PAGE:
Rewriting history isn’t as bad as it sounds. Sure, you could be erasing voices and cultures from pseudo-existence with a mere swish of a pen, but isn’t deciding what is and isn’t important all history is? It’s not a real, physical thing but a (hi)story about the past shaped by personal research priorities. So, is the video game remaster a clack of a keyboard against the words of the past? It’s not denying the original title, but it’s providing a version of said title that conforms to modern standards.
Especially one as excellent as the Anno: History Collection.
The collection, containing 1998’s Anno 1602, 2002’s Anno 1503, 2006’s Anno 1701 and 2009’s Anno 1404, is as simple as remasters come. You’re getting modern online features with a fresh coat of paint and a roundup of the original’s content. Each of the four games receives matchmaking and netcode upgrades – 1503 not having it at all in the first place – which work just about as well as you’d expect them to. Finding matches was no trouble, especially with the old game finder being intact. Playing them was a smooth experience as well.
Visual changes aren’t perfect, but a damn sight better than the original. New 64-bit support makes the games run much better, allowing for much more ambitious city planning. Some tracks for some games were unfortunately removed due to licensing issues, but by and large they’re still the ditties that you remember. They each play the same way you remember them – some retained design will cause a cringing effect – but just that little bit better, unchained from the shackles of their age.
The visual changes don’t pave over the original art direction, either
Yes, believe it or not, 2009 was 11 years ago. A lot has changed since then, especially in the strategy genre. The dominant sub-genre of strategy, the RTS, was on its last legs and eventually crumbled before the almighty MOBA. The Anno series itself looked to the future for theming, then back to the past. To have improved versions of some classic games is a great feeling, but are we losing anything by hastening to replace older titles instead of merely making them playable again?
Sure, the History Collection does have very good reasons to exist. The previously mentioned upgrades to performance are a true escalation in the style of, say, a sequel. Rounding up post-launch content for each game is also a good step in the direction of preservation; a lot of that stuff simply isn’t available to buy any more. (Filling those holes in history is important, and co-operation between publisher and preserver must be pursued). The modernised games even allow you to import your old save files!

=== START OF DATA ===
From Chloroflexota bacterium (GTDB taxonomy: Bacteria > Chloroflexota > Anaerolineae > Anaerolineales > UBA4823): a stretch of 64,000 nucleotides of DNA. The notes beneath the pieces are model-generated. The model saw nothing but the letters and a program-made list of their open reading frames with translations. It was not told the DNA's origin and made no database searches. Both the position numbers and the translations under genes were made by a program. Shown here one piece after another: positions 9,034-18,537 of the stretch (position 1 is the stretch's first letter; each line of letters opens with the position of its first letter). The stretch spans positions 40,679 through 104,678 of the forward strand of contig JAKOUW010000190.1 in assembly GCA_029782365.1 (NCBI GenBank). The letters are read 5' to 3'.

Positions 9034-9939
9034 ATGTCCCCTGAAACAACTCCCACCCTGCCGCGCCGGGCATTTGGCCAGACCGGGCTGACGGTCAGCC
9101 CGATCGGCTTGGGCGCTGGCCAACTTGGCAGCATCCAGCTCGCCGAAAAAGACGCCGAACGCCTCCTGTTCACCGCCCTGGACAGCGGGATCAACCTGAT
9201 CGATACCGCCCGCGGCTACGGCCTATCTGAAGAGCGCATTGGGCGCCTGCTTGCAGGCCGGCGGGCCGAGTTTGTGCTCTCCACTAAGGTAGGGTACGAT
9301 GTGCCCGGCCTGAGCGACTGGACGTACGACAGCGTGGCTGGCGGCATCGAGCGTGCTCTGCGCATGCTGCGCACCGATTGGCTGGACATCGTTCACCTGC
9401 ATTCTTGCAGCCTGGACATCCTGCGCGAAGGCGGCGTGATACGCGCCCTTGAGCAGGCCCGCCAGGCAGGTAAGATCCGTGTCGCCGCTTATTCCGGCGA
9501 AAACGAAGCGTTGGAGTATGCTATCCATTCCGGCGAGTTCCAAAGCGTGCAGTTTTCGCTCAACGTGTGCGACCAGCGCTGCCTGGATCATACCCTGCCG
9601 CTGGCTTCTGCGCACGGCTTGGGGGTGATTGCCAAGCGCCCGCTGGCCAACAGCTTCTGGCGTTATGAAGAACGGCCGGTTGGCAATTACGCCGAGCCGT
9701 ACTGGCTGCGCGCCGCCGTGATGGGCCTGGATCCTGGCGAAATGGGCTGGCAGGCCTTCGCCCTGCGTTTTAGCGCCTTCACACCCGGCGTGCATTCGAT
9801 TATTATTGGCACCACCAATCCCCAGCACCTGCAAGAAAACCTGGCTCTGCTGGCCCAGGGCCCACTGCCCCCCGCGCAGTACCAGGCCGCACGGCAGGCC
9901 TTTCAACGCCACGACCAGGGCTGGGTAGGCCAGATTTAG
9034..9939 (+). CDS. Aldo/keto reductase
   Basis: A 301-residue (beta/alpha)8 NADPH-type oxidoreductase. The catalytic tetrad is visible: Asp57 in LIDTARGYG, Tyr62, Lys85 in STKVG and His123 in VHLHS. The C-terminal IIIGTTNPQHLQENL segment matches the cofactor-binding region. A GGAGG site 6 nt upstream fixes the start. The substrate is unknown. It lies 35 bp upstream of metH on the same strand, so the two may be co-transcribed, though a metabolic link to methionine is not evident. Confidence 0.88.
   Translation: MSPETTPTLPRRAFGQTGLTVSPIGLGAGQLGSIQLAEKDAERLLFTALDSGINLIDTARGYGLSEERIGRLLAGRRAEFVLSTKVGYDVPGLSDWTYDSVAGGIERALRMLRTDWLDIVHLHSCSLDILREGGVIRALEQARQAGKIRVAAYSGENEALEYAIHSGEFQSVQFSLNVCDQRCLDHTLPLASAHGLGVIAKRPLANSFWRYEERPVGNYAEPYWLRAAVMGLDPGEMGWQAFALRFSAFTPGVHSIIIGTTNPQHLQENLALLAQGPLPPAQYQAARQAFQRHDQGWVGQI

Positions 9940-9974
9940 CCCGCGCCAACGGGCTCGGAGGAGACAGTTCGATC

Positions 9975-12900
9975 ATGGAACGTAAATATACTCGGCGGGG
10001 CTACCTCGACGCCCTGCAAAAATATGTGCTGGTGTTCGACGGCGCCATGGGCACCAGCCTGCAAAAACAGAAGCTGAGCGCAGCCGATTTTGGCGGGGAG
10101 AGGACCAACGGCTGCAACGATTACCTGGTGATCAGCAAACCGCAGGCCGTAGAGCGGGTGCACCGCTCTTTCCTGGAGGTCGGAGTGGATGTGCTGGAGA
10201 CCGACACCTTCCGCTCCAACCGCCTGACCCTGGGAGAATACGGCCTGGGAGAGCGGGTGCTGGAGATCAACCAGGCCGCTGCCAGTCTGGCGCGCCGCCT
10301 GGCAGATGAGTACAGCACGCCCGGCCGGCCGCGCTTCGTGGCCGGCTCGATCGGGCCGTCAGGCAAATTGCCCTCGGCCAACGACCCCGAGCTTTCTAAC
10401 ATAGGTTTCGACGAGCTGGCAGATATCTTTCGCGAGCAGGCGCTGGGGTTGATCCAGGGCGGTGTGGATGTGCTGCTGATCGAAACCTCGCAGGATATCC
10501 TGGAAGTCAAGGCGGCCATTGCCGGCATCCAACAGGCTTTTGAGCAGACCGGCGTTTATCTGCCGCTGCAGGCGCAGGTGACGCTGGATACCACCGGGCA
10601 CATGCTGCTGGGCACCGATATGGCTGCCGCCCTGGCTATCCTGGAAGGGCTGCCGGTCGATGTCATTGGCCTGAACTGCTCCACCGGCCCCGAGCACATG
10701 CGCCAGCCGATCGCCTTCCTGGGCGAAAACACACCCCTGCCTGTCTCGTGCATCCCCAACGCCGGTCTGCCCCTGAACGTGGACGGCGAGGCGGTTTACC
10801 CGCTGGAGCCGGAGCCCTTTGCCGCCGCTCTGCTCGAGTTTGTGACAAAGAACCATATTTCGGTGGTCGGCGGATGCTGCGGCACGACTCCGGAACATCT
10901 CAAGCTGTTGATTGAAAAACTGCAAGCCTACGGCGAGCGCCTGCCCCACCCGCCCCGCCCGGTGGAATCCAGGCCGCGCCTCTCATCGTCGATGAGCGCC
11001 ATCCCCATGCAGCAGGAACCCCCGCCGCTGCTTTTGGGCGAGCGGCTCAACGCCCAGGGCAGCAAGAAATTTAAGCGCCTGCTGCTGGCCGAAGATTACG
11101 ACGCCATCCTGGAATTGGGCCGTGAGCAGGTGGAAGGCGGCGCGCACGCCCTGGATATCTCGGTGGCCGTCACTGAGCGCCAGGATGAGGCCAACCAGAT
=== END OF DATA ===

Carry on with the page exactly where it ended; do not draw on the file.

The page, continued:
It’s just that the Anno: History Collection is the latest in a long line of good remasters, which has unfortunately dulled its outstandingly hard and persuasive work. It’s becoming a bit of a meme for reviews of remasters to be really rambly because people are getting tired of saying ‘It’s the old game, but all modern and easier to use and stuff’ every time. It’s not that Anno: History Collection isn’t a diamond in the rough, so to speak. Rather than merely give a superficial aesthetic overhaul, these re-releases have carried out some genuine upgrading. It’s not that they feel different to play: They feel better. This may make the original titles seem obsolete, and that’s certainly true from a logical point of view. So, does that make them replaceable as well?
Yeah! You mess up that spot good, lightning!
History is constantly being re-written; just be grateful that we’ve been getting some real corkers of remasters now – like these ones. Without intervention, we’re looking at a world where it has become nigh-impossible to play older games. That hardware may last longer than you, but never forever. It’ll have to be up to somebody to preserve something. I’m happy that publishers are on-board with potentially lucrative remasters, but what will happen when that gravy train derails itself? Will video games be doomed to rot into even digital nothingness?
Anno: History Collection is a welcome relief that we’re not quite there yet. Remasters like these are in ever-growing supply, with not even licensed games being immune. If that means more remasters like this one, with a standard that grows in quantity every time one of them pulls its weight financially, become more prolific, I’m certainly not complaining. But just as history is essentially up to opinion, the present is up to interpretation. Anno: History Collection helps you see a present that isn’t so bad for remasters after all. But, much like the Anno series, don’t think about the future.
Anno: History Collection is a fantastic remaster that the gaming world is committing a great crime by being inattentive to . The remaster is set to become a massive industry trend, which casts Anno: History Collection amongst other bangers like this month’s Command & Conquer Remastered Collection. Let’s hope that this sets a good example for the unknowable future.
Reviewed on Windows // Review code supplied by publisher
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